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Mats Zuccarello survives Rangers’ purge, and glad he stayed

With the trade deadline behind him, and an uncertain summer ahead, Zuccarello is focused on the present.

Rangers right wing Mats Zuccarello sets before a

Rangers right wing Mats Zuccarello sets before a faceoff against the Flames during the third period at Madison Square Garden on Feb. 9, 2018. Photo Credit: Kathleen Malone-Van Dyke

CALGARY — Sometimes it’s not the guys who were traded away whom you feel bad for. It’s the guys who stayed behind.

Henrik Lundqvist, who celebrated his 36th birthday Friday by starting in goal against the desperately-fighting-for-a-wild card-spot Calgary Flames, is the most obvious Ranger to feel sorry for. The face of the team is playing behind a young defense every night and knows the odds of winning are long.

But there are other popular veterans going through this rebuilding process along with Lundqvist. And saying goodbye to friends and losing hockey games isn’t fun for them, either.

After the Rangers notified their fans in that Feb. 8 letter that they had decided to tear the team down and start again from scratch, Mats Zuccarello thought he was one of the guys who might be traded.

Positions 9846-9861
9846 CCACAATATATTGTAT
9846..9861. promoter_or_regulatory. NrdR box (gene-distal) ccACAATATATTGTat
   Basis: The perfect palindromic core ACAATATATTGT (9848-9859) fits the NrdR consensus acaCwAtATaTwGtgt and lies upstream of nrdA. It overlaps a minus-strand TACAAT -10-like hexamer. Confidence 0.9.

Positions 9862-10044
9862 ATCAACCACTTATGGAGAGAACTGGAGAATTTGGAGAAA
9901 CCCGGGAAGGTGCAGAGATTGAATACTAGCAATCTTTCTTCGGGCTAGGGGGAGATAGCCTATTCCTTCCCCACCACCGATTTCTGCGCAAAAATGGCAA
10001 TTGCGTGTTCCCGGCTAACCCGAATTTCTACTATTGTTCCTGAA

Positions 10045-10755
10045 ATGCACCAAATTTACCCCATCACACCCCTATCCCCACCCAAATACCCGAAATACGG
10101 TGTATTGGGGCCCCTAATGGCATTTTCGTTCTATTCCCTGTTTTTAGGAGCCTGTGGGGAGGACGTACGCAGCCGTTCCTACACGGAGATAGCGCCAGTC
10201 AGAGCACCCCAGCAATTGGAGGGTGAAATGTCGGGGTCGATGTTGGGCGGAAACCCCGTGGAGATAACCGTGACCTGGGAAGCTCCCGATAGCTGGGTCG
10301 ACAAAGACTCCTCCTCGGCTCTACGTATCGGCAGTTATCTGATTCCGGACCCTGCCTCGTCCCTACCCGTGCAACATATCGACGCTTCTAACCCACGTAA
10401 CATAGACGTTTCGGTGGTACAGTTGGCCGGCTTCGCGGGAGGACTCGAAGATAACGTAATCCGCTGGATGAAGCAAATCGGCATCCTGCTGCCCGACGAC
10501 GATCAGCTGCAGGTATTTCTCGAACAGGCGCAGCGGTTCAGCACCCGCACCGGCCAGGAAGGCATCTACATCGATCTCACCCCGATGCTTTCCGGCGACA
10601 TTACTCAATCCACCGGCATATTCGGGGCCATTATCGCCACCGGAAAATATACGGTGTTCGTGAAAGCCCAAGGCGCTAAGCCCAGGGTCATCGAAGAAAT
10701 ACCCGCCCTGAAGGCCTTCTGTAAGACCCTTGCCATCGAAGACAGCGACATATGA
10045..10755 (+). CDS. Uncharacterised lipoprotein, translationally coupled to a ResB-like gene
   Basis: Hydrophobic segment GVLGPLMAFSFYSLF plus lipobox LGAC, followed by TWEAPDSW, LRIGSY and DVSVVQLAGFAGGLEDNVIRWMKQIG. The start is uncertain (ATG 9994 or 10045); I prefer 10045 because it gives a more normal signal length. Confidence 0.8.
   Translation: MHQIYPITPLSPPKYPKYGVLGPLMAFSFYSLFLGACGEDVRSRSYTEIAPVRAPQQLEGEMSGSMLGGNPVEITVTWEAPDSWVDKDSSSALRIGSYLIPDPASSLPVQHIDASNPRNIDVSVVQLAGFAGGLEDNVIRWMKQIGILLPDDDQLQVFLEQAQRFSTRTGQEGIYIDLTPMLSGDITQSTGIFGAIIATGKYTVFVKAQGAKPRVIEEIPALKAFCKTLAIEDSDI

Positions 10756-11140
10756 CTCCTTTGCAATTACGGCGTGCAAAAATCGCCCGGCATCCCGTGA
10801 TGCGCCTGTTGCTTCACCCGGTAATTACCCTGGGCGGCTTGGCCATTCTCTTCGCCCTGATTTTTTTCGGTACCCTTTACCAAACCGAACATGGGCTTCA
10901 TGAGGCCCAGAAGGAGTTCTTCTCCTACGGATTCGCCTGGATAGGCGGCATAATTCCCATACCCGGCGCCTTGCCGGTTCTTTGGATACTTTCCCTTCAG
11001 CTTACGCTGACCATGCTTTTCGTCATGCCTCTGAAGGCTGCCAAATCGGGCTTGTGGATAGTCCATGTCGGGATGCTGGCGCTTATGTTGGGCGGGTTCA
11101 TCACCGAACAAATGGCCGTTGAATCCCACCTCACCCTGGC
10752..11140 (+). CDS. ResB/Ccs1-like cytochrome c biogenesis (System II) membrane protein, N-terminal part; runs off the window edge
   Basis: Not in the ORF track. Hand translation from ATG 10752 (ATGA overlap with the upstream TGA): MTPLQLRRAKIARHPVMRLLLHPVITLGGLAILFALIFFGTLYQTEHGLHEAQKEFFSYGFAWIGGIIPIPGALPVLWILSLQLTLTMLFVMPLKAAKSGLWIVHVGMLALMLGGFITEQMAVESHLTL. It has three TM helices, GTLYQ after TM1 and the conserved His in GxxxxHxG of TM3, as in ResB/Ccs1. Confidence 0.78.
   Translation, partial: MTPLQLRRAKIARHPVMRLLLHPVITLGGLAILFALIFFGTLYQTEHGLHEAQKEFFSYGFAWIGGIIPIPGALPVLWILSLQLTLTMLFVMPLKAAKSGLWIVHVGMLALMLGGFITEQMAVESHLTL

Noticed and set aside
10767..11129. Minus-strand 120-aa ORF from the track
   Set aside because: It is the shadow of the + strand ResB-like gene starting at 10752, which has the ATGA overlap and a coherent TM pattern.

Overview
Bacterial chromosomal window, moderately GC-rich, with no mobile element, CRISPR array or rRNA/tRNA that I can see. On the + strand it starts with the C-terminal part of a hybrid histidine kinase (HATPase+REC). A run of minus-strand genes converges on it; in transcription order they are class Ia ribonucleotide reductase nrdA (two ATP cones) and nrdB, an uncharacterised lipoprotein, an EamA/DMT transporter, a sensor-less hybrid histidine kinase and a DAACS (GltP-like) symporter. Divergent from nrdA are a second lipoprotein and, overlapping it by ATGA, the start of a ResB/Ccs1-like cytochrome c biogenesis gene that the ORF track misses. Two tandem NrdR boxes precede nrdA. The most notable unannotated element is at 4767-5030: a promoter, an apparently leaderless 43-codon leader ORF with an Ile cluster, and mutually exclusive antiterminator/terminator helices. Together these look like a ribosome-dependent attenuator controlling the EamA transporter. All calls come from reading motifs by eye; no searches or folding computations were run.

“Yeah, of course,’’ Zuccarello said after Thursday’s practice in Vancouver when he was asked if he wondered if he’d be part of the purge that sent away Nick Holden, Rick Nash, J.T. Miller and captain Ryan McDonagh before Monday’s NHL trade deadline. “I mean, in a rebuild, it’s not guaranteed that you’re still going to be here.

“Obviously, you don’t want to get traded — I love it here,’’ he said. “This is the only [NHL] team that I’ve ever played at, so, uh, it’s been a tough year all around, you know?’’

There are those who say Zuccarello, 30, has not been the same since that frightening head injury he suffered in 2015 when he was hit in the head by a shot from teammate McDonagh in a first-round playoff game against the Pittsburgh Penguins. He suffered a fractured skull, had a brain contusion and bleeding on the brain, and lost the ability to speak for a few days.

But he returned the next season with career highs in goals (26) and points (61), and over the past four seasons, he’s averaged 19 goals and 57 points per year.

With the trade deadline behind him and an uncertain summer ahead, Zuccarello is focused on the present. He entered Friday on a four-game scoreless streak, but in Wednesday’s 6-5 overtime win over Vancouver, he played on a line with the newest Ranger, Vladislav Namestnikov, who had a goal and an assist in his Rangers debut after coming from Tampa Bay in the McDonagh-Miller deal.

“Really good player. Nice guy, humble. I like that,’’ Zuccarello said of Namestnikov. “He plays with some swagger on the ice and [he’s] really good with the puck. I really enjoyed his game [Wednesday], so I think we have a lot of younger players that are playing good and are going to be good hockey players.

“But for me, I think the most important thing is that you play with heart and effort every game,’’ he said. “You play with 100 percent every game, and if you do that, we’re going to be all right.’’

New York Sports